The identification of a novel Sulfolobus islandicus CAMP‑like peptide points to archaeal microorganisms as cell factories for the production of antimicrobial molecules
Journal article, 2015
Background: Pathogenic bacteria easily develop resistance to conventional antibiotics so that even relatively new
molecules are quickly losing efficacy. This strongly encourages the quest of new antimicrobials especially for the
treatment of chronic infections. Cationic antimicrobial peptides (CAMPs) are small positively charged peptides with an
amphipathic structure, active against Gram-positive and Gram-negative bacteria, fungi, as well as protozoa.
Results: A novel (CAMP)-like peptide (VLL-28) was identified in the primary structure of a transcription factor, Stf76,
encoded by pSSVx, a hybrid plasmid–virus from the archaeon Sulfolobus islandicus. VLL-28 displays chemical, physical
and functional properties typical of CAMPs. Indeed, it has a broad-spectrum antibacterial activity and acquires a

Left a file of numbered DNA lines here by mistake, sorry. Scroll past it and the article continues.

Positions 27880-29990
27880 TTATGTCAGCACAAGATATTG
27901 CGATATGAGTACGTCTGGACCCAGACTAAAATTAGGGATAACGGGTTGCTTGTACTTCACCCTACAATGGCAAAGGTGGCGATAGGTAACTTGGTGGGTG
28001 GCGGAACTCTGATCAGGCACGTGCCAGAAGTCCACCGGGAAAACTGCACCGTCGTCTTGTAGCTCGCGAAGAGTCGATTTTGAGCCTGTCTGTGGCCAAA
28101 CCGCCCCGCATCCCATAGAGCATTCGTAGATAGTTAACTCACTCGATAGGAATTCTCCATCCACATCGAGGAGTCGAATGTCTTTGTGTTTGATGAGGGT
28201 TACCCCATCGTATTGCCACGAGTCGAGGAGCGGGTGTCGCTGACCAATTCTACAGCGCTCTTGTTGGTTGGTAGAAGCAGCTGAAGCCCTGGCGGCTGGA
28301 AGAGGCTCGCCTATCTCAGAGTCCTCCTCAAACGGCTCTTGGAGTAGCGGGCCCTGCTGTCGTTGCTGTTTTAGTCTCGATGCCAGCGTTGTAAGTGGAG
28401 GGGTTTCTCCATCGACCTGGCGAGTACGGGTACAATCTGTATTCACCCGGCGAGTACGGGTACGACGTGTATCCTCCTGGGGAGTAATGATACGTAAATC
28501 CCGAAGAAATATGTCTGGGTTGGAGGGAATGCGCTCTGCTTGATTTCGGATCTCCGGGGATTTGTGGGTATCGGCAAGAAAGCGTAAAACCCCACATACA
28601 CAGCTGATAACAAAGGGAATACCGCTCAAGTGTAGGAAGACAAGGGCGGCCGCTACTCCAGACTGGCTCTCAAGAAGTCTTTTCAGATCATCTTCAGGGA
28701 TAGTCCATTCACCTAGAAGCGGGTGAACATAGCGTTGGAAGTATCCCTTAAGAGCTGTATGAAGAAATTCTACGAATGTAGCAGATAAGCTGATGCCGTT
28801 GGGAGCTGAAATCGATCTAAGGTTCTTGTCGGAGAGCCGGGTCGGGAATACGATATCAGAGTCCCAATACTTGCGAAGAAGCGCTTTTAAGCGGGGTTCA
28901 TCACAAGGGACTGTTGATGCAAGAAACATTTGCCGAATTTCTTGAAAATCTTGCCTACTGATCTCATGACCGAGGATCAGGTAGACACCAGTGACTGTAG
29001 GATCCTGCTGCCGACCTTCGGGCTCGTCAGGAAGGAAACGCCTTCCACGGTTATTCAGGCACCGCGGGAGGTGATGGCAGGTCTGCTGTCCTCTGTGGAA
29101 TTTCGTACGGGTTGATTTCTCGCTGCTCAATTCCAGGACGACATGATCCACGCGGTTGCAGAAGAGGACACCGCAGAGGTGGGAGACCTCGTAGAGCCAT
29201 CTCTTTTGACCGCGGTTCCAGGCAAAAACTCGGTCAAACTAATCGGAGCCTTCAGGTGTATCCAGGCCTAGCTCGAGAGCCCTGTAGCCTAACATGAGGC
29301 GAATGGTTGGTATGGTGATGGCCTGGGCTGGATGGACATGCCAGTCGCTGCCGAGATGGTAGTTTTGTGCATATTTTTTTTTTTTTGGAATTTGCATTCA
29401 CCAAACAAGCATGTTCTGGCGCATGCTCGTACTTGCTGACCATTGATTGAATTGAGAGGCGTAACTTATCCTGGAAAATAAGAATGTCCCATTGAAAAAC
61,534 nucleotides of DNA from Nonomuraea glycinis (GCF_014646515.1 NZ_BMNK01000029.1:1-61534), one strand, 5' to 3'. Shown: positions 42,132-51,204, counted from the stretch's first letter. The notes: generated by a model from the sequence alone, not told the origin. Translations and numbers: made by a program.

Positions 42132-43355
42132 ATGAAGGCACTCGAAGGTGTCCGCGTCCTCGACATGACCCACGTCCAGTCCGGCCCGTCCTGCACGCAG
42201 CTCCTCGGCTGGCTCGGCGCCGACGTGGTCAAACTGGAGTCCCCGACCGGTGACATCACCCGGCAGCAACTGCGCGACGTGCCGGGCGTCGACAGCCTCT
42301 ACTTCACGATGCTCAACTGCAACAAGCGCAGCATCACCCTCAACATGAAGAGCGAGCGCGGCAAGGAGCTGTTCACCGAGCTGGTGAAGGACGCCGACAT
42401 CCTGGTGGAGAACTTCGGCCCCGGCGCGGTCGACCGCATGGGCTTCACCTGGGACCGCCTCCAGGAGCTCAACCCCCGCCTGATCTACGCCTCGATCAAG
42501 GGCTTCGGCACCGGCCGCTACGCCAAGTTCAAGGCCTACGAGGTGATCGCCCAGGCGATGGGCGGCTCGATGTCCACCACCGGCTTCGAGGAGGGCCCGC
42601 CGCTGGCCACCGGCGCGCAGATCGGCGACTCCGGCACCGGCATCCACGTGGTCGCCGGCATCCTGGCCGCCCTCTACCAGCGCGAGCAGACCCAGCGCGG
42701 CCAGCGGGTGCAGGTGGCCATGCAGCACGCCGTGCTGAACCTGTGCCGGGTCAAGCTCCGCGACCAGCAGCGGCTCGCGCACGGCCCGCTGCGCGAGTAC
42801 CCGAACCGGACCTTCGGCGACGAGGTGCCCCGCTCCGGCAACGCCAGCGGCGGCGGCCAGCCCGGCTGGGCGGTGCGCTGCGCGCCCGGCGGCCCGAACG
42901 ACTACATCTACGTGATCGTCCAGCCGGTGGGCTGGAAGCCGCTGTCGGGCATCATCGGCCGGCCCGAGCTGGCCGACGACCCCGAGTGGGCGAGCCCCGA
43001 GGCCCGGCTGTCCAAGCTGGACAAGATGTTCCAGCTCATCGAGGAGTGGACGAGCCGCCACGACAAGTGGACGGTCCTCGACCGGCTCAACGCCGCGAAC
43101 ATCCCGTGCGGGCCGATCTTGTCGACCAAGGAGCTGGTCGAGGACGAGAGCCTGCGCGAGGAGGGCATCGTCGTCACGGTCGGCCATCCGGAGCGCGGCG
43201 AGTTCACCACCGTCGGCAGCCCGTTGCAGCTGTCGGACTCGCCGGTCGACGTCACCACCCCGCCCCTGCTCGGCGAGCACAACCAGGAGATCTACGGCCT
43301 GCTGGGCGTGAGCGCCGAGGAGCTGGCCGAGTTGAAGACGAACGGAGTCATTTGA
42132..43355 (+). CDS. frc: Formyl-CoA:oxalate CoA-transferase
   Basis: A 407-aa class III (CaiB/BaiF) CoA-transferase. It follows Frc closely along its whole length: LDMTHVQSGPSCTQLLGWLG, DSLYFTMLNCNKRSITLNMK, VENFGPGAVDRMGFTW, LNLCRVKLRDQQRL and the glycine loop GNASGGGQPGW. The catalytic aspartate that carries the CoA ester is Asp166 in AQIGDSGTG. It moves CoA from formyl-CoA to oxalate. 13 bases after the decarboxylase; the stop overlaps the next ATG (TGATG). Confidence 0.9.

defined structure in the presence of membrane mimetics. Furthermore, it exhibits selective leakage and fusogenic
capability on vesicles with a lipid composition similar to that of bacterial membranes. VLL-28 localizes not only on the
cell membrane but also in the cytoplasm of Escherichia coli and retains the ability to bind nucleic acids. These findings
suggest that this CAMP-like peptide could exert its antimicrobial activity both on membrane and intra cellular targets.
Conclusions: VLL-28 is the first CAMP-like peptide identified in the archaeal kingdom, thus pointing to archaeal
microorganisms as cell factories to produce antimicrobial molecules of biotechnological interest. Furthermore, results
from this work show that DNA/RNA-binding proteins could be used as sources of CAMPs.